Now, I yield to no man in my loathing of Raphael's oeuvre. How anyone can stretch one thin idea over four decades and still get paid for it amazes me. But Reynolds is right about the production, absolutely entitled to credit Raphael's mastery of the radio form. I still don't like it but I have to - albeit grudgingly - admire it. Was it worth such a slice of Radio 4 airtime and budget in a slot that used to pride itself on being the shop window for emerging talent? That is another question entirely.

Friday, March 05, 2010

The first Alice in Wonderland

The British Film Institute has just posted their restoration of Cecil Hepworth's 1903 version online for free.




Their notes are also well worth reading. Go to: http://www.bfi.org.uk/nftva/work/alice.html

Thursday, March 04, 2010

Writer's Guild response to proposed BBC cuts

The WGGB blog contains an elegant response to the full panoply of Thompson's Tory-friendly cuts, but this was most relevant to my concerns:

A tiny fragment of the money would not only restore but reverse the shameful cuts in BBC Radio drama that in recent years have seen the abandonment of World Service drama, the crazy cancellation of terrific soaps like Westway and Silver Street, the imminent demise of the Friday Play and the dumbing-down of the Woman’s Hour drama slot into little more than a reading with interludes of dialogue.

For the full response go to:
http://writersguild.blogspot.com/

Wednesday, March 03, 2010

Five Days (and nights)

Michael Hogan, in today's Torygraph, makes the obvious snide remark that this second stripped serial from Gwyneth Hughes feels more like five months - but he has a point. The story is simply not compelling enough and after a promising start on Day One - when the Muslim girl jumping off a railway bridge straight into an oncoming train turned out to be a Muslim boy in burkha drag - the second ep certainly drifted. We are also supposed to share the desire of an alarming number of characters to adopt abandoned baby Michael without asking how the hell does a single white male (the formerly ubiquitous Cal Macaninch) get to foster such young children?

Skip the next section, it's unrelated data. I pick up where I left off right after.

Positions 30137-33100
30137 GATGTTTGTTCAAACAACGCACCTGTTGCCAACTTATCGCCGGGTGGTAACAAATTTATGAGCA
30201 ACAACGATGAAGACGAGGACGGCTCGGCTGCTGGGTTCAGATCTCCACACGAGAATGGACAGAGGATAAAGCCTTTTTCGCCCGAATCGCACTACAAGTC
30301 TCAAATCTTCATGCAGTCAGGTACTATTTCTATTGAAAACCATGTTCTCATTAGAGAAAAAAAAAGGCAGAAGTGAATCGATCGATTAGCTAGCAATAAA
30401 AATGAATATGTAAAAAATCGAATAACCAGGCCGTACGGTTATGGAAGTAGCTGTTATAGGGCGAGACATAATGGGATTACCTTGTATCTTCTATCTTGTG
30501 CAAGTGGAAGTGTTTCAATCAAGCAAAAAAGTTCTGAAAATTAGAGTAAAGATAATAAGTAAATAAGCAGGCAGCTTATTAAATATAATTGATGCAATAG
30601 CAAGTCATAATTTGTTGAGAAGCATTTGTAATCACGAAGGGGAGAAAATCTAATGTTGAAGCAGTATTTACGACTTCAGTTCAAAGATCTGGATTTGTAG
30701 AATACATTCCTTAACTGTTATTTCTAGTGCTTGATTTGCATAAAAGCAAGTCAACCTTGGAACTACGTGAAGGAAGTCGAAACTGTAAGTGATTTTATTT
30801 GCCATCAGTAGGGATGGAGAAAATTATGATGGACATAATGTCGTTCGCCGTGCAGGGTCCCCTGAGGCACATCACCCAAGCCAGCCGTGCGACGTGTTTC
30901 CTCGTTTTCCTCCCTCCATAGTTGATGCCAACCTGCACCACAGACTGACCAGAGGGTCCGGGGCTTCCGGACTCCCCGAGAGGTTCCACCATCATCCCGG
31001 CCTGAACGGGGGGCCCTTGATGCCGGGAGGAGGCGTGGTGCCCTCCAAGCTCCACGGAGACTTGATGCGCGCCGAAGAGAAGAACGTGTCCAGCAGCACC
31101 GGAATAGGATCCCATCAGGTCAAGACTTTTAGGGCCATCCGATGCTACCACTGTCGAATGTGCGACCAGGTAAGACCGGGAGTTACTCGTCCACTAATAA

Talking of ubiquity, does every single TV drama have to star Morrisey? Don't get me wrong - he is a very good actor and this is his best outing since the last-but-one Doctor Who Xmas special - but can the BBC, as it goes about the so-called Biggest rethink in eighty years, please consider varying its casting policy to include at least one another furrowed-brow hardman lead?

Suranne Jones - the go-to-girl for resiliant but vulnerable female lead - is also excellent. Overall, the show is worth watching for the performances, including Bernard Hill and the priceless Anne Reid as the Plot B interest. Can't help thinking, though, that tonight's sting in the tail had better be a corker.

Pursuant to an earlier blog in which I said Life on Mars USA was a cracker, I must amend that to note that the last ep, cobbled together after the network passed on series 2, was possibly the worst show I have seen in quite some time. We're in Bonekickers/Big Top territory for crap. It all turned out to be a dream: Sam and the gang were actually in cryogenic sleep as they went into space on a gene hunt (geddit, geddit?). Keitel should have just walked away...